Proko Tracing #1, supplementary figure drawing practice

December 7, 2014

Further to tracing #1 in Proko’s new Anatomy for Artists course, I thought I’d play around with linking my new anatomical understandings to some other photographic references, while adopting some of the aspects of Proko’s Figure Drawing course.

The muscles are over-developed but that helps me “see” a bit more clearly. By contrast, the drawings in, say, Civardi’s books assume and obscure a lot, simply because the models are much more natural-looking.

At the moment, I’m using A4 photocopy paper, drawing on both sides. This helps me to (a) not be too precious about the results; (b) work reasonably quickly (so I can translate this pace to life drawing situations) and (c) help keep my figure drawings separate from other work.

With Proko’s Figure Drawing course, I’ve been drawing on A4 photocopy paper with a graphite HB pencil. With a pencil that’s any softer, I tend to get too fluid and expressive and make too many marks (though I make too many marks anyway instead of “ghost” drawing before making a mark on the paper!). With a harder pencil, I tend to work too slowly.

Today, I’ve used two pencils, a generalised figure underdrawing (gesture and structure) in HB, then some overdrawing in graphite 4B, exploring some of the anatomy. Of course, the anatomical over-drawing has a tendency to “flatten” the result, so the outcome is a mash-up of the expressive with the mechanical. A way of avoiding this problem would be to do the underdrawing more strictly following the Proko Figure Drawing course and then do a tracing of the anatomy over the top with tracing paper, in the style of the Proko Anatomy course.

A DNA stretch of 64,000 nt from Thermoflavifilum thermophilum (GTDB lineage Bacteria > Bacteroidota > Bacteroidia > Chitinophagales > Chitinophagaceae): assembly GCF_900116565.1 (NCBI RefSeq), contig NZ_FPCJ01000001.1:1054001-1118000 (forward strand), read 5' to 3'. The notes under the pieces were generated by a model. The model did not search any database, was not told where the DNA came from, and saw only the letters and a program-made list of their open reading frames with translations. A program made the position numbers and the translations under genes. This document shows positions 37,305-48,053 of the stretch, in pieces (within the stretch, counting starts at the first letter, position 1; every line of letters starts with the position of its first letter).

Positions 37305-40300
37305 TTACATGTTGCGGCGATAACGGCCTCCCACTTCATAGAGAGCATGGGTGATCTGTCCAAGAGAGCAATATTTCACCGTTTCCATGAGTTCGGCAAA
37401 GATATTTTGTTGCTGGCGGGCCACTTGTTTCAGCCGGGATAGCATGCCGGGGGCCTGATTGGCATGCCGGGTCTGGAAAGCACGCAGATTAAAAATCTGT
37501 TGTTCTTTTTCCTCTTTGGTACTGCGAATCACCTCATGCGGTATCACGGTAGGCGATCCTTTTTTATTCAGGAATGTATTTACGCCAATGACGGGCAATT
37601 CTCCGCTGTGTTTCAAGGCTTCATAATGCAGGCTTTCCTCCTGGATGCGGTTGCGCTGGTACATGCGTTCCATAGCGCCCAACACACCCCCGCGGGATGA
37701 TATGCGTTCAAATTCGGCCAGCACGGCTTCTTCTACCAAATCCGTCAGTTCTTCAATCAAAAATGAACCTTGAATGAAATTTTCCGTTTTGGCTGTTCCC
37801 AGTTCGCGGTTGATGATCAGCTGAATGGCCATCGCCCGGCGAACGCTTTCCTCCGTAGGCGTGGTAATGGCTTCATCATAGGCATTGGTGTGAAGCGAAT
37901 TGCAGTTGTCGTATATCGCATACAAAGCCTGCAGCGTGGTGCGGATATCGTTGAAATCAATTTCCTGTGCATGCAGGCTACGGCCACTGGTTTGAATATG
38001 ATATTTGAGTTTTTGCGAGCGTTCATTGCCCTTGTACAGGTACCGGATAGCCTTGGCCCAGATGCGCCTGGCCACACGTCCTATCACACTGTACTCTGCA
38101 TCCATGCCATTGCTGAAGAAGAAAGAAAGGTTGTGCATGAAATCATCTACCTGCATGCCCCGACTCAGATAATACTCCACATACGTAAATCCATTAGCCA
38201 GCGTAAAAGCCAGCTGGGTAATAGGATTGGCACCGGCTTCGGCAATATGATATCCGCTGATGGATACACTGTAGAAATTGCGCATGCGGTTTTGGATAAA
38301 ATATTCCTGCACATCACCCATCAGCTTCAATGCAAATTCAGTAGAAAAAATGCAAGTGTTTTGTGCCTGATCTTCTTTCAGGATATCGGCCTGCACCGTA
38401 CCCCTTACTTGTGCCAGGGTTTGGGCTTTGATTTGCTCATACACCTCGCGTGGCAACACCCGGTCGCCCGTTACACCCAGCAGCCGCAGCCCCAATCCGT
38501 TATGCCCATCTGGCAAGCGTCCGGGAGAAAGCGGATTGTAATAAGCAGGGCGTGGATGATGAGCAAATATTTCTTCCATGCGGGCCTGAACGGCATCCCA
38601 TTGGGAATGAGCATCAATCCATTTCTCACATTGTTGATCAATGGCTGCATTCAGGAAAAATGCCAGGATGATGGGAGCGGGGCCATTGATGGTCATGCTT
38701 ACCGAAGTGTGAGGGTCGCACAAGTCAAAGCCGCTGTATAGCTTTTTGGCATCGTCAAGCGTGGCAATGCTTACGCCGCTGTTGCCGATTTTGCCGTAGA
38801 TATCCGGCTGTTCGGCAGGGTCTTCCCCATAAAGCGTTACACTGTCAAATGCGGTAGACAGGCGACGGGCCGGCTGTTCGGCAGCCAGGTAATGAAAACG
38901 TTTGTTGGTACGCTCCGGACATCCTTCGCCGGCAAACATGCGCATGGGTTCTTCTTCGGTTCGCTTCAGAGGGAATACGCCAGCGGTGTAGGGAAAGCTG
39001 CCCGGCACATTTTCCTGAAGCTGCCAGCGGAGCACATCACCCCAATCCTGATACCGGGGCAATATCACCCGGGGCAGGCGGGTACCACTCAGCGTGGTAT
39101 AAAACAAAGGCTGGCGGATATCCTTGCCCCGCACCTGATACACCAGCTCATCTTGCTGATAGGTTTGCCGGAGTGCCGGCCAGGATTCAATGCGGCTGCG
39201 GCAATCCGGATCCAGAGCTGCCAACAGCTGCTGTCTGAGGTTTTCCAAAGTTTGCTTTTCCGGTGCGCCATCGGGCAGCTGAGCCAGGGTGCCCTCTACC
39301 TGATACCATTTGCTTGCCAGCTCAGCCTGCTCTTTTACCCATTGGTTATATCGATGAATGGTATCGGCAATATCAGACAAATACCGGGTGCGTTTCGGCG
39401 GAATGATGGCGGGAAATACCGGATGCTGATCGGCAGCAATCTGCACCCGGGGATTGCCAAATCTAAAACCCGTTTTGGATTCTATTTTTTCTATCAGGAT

There are plenty of faults and weaknesses in these sketches, but I’m happy about improvements in my “seeing” things like the top of the traps at the skull and the presence of the C7 verterbra. Plainly, I have a long way to go in working with the scapula muscles, especially the teres major.

I noticed by the fourth drawing that I was starting to add large areas of tone, mostly because of the lighting used by the photographer – there’s a certain tussle or struggle between drawing what I can’t see as well as needing to learn to draw from my imagination. They are starting to look like Steve Huston drawings and having later flicked through a book of paintings in the Vatican, I notice this technique of large areas of shadow is very prominent in Michelangelo frescoes and paintings by Tintoretto.

Tomorrow, I move on to the female model and a front view.

tracing 1 supp 1tracing 1 supp 2tracing 1 supp 3tracing 1 supp 4


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